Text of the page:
Monday, November 26, 2012

Late November Harvests

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Due to the rapacious forces of chicken and snail, our vegetable garden isn't looking particularly impressive.  Robb is busily designing a fence, and we hope to get this under control soon.
However, all is not lost.  We still have our persimmons.  Although the tree dropped a huge amount of fruit this past summer, we'll still get a decent crop. 




Our Fuyu persimmons are best eaten when firm, and our fruit is just reaching ripeness.  Slightly hard fruit is great for baking.




We really should branch out and make other recipes, but this frangiapane (almond paste) persimmon galette is just too good not to repeat.




During all the years that Robb and I lived in apartments, I dreamt of having a modest little orchard.  Now that we actually have our own tiny home and fruit trees, I just cannot believe my good fortune.  We're able to enjoy fresh-from-the-tree fruit, and we can share it with our friends and neighbors.  What could be nicer than that?

(To see what other gardeners are harvesting this week, mosey on over to Daphne's blog.)

9 comments:

MandaBurms said...

OOOh I am green with envy at your persimmon tree. WOW what a crop! Mine was just planted this year and I can hardly wait till I have just one.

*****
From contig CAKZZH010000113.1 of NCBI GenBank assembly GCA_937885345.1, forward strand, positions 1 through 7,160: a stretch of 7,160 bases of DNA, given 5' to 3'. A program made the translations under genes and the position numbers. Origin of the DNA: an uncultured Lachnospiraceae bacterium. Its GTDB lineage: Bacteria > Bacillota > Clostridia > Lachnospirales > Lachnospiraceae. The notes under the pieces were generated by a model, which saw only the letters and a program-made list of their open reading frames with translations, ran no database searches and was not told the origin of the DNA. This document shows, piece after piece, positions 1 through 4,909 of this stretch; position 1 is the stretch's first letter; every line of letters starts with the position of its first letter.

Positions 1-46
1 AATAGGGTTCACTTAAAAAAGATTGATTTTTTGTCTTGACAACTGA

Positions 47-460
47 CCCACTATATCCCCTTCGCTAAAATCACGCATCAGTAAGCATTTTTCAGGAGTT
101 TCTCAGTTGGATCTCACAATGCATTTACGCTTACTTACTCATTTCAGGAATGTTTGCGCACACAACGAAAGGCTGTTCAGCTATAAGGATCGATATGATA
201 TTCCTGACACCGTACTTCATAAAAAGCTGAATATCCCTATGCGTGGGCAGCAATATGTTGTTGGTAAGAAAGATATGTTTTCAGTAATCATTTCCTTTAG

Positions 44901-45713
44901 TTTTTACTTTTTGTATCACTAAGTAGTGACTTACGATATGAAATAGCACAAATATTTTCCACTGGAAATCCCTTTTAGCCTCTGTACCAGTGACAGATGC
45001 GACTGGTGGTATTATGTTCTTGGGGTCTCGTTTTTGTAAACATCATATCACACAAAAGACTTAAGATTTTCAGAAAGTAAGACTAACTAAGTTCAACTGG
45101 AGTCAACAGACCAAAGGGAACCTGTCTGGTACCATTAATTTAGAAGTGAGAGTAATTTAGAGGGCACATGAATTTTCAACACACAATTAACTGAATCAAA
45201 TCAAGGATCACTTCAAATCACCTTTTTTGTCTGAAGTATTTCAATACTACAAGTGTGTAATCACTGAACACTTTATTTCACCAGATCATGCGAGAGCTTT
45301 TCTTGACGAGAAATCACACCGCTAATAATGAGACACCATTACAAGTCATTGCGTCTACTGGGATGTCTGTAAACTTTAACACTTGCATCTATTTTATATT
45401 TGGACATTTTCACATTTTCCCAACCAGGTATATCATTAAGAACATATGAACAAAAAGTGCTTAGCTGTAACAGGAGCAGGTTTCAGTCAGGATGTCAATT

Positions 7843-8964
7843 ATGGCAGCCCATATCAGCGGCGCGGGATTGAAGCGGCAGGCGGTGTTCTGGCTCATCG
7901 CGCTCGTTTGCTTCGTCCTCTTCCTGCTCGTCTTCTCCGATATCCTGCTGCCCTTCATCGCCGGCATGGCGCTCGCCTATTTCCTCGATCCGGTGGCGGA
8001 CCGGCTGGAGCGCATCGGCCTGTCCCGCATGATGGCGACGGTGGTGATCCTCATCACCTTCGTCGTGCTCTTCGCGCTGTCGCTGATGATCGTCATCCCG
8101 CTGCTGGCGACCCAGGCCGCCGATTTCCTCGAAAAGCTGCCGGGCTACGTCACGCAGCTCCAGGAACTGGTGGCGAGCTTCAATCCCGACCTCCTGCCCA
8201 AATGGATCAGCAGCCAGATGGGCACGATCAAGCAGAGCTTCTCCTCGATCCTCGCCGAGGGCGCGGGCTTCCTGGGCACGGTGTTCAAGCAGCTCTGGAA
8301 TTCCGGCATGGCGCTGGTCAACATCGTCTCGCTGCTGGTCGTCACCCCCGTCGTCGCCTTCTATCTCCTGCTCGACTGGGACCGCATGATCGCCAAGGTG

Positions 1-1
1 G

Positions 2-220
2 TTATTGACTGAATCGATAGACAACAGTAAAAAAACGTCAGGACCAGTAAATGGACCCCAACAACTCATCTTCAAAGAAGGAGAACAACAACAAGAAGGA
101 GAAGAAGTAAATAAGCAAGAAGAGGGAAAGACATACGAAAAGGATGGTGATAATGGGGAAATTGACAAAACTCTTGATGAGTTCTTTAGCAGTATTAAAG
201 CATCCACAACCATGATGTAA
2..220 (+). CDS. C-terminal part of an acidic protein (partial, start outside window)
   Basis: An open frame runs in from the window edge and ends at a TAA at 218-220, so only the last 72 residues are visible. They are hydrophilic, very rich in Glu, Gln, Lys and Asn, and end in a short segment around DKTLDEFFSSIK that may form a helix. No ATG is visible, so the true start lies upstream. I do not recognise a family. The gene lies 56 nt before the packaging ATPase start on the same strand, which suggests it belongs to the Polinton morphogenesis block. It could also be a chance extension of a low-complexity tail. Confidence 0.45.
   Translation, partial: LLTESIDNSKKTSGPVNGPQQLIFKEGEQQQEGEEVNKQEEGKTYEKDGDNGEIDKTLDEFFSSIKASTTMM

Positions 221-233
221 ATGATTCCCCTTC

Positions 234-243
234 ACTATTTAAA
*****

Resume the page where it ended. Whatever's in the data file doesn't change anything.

Love Leanne

K said...

When I lived in Japan they would freeze their persimmons, cut the tops off, and scoop it out like a sorbet. It was so good!

Michelle said...

The persimmons are beautiful! The tart looks delicious and I can't think of a better way to use the persimmons than that.

Bee Girl said...

Your persimmons are gorgeous! And really, if you find something that works, why change it? :-)

Kristen said...

I finally discovered that what was touted as the Israeli delicacy 'Sharon Fruit' is actually just a delicious but mundane persimmon. I love them! I'd never tried one before I moved to London, not sure why. I think because enough friends in the States had told me they were disgusting (Ryan in particular once told me a story of them falling off the tree in his front yard and them hitting them with baseball bats, making an enormous squidgy mess) that I just assumed they were either nasty or inedible. I was a bit startled by the clear, firm gel components at first but now I seek them out. Ohm-nom nom nom.

Norma Chang said...

I am sooooo jealous of your tree ripened persimmons. I do not have a tree, but when in season I buy by the case and freeze for later enjoyment. Do you freeze yours?

diary of a tomato said...

How luxurious, to have enough persimmons to make a galette out of! I remember my mother's persimmon trees, and how she'd tie paper bags around the fruit to keep the birds from them.

Stefaneener said...

Aaaagh. they look FANTASTIC.

Envy envy envy.

Didja get the berries planted?

Courtney said...

Hey, I've been reading your blog for a while, and I just wanted to let you know that I nominated you for a Liebster Blog Award.

http://sycamoregrove.org/?p=1157

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